6. Happy City

At the heart of Charles Montgomery’s book is a question that we at Shift Development spend a lot of time pondering: How can the design of our cities foster higher degrees of human happiness? It turns out that—contrary to the current trajectory of our city’s urban planners—more bridges is not the correct answer. I loved the book so much we bought 20 copies for my office and have a standing offer to loan them out to anyone who is interested in reading it. (Actually, we initially bought one copy for every city councillor…) Drop us a line if you want to take us up on the offer.

7. Green Urbanism - Learning From European Cities

I read this in 2000 while I was pursuing an Engineering degree at the University of Saskatchewan, and it cemented my beliefs about how we should be building our cities in North America.  By learning from 25 of the most innovative European cities, the author summarizes how effective land use planning, tax policies, environmental strategies and active transportation can and should alter our development path. This book is the reason why I'm deeply engaged in discussions with city administration, councillors and the Business Improvement Districts about the future of the city. Our policies and bylaws matter, and right now there is a tremendous need to strip away layers of rules and bureaucracy that actually prevent smart growth in our city. Hmmmm…did someone say it’s an election year in Sasktoon?

8. Honouring the Truth, Reconciling the Future

As I read the TRC report, I began to understand the depth and breadth of the damage that has been done to the social fabric of Canada's First Nations and Aboriginal population in Canada. We live and work in neighbourhoods with a high First Nations population—and consider that one of the neighbourhood’s strongest assets. It means we’re lucky enough to have opportunities to learn about Indigenous culture and form relationships and friendships that enrich our lives. While the answers don’t come easy, the TRC offers us a starting point for continuing to listen and learn from the Indigenous community and find ways to honour the treaties and foster reconciliation. It’s one of the reasons we founded Riversdale Love and are partnering with people and organizations who share a vision for change.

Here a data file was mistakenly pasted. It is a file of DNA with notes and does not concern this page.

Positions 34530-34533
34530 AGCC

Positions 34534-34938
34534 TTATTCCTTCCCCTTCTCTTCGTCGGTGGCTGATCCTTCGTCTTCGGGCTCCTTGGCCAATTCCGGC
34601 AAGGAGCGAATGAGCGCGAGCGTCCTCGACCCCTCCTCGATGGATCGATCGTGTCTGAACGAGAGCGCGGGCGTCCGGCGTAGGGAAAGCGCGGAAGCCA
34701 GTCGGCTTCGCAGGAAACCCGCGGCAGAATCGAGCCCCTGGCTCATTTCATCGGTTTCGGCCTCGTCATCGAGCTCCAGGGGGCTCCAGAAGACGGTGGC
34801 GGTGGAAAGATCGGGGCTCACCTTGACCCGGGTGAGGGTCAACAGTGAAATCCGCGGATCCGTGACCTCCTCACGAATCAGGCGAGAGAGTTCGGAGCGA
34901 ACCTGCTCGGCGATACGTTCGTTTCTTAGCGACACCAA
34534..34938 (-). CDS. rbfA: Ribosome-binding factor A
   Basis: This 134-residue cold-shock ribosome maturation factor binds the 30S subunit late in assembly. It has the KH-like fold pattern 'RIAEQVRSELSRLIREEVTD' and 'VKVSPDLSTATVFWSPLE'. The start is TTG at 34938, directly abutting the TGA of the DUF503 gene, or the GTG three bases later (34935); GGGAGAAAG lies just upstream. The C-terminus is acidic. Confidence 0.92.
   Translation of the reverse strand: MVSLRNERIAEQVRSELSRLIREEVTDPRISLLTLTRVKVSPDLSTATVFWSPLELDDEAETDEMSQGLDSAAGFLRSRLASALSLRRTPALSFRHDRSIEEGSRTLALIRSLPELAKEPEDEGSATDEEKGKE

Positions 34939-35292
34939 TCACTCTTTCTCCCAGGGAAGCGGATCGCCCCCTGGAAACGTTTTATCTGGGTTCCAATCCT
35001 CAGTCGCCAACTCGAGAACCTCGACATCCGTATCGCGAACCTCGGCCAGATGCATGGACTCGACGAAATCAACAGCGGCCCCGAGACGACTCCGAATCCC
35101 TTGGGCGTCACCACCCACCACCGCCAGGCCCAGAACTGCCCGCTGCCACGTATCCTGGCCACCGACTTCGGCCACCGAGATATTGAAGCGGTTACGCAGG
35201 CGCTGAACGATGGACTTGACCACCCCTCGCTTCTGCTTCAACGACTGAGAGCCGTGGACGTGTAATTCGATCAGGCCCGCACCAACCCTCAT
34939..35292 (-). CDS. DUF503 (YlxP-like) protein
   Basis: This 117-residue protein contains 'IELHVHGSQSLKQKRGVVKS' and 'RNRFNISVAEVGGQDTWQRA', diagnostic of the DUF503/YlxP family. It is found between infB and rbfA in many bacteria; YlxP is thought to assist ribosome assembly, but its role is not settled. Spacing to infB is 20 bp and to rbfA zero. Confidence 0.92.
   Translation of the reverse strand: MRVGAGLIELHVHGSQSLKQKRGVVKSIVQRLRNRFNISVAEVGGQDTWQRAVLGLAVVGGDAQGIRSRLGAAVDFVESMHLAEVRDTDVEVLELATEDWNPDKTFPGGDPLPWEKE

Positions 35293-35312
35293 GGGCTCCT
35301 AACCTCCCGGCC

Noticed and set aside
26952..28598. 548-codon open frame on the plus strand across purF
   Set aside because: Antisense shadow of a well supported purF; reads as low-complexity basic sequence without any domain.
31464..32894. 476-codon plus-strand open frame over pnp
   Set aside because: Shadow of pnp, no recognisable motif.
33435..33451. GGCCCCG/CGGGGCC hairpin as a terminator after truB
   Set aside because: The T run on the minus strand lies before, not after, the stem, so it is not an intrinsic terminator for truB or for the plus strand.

9. The Grow Home

Avi Friedman introduced a new level of housing affordability in Montreal by co-designing a narrow-front row house that gave buyers room to expand and build out the home over time. The book is concise but revolutionary in its time. When we designed The Two Twenty, we thought about how businesses grow and evolve into different needs over time, and tried creating spaces to accommodate those shifts. We incorporated some of the key principles into the design of our Mosaic condo project in 2013, as well.

10. The Incomplete Manifesto for Growth

My wife and I devoured this document when we discovered it—around the time we left Victoria and returned to Saskatoon in 2005. It’s full of thoughts and ideas, but the most often repeated one in our home is manifesto item #34: make mistakes faster. It helped me realize the importance of experimentation—and that trying to impress people or fearing failure can get in the way of working towards a compelling vision. The manifesto has deeply influenced the design of The Two Twenty and the collaborative spirit that runs through our office.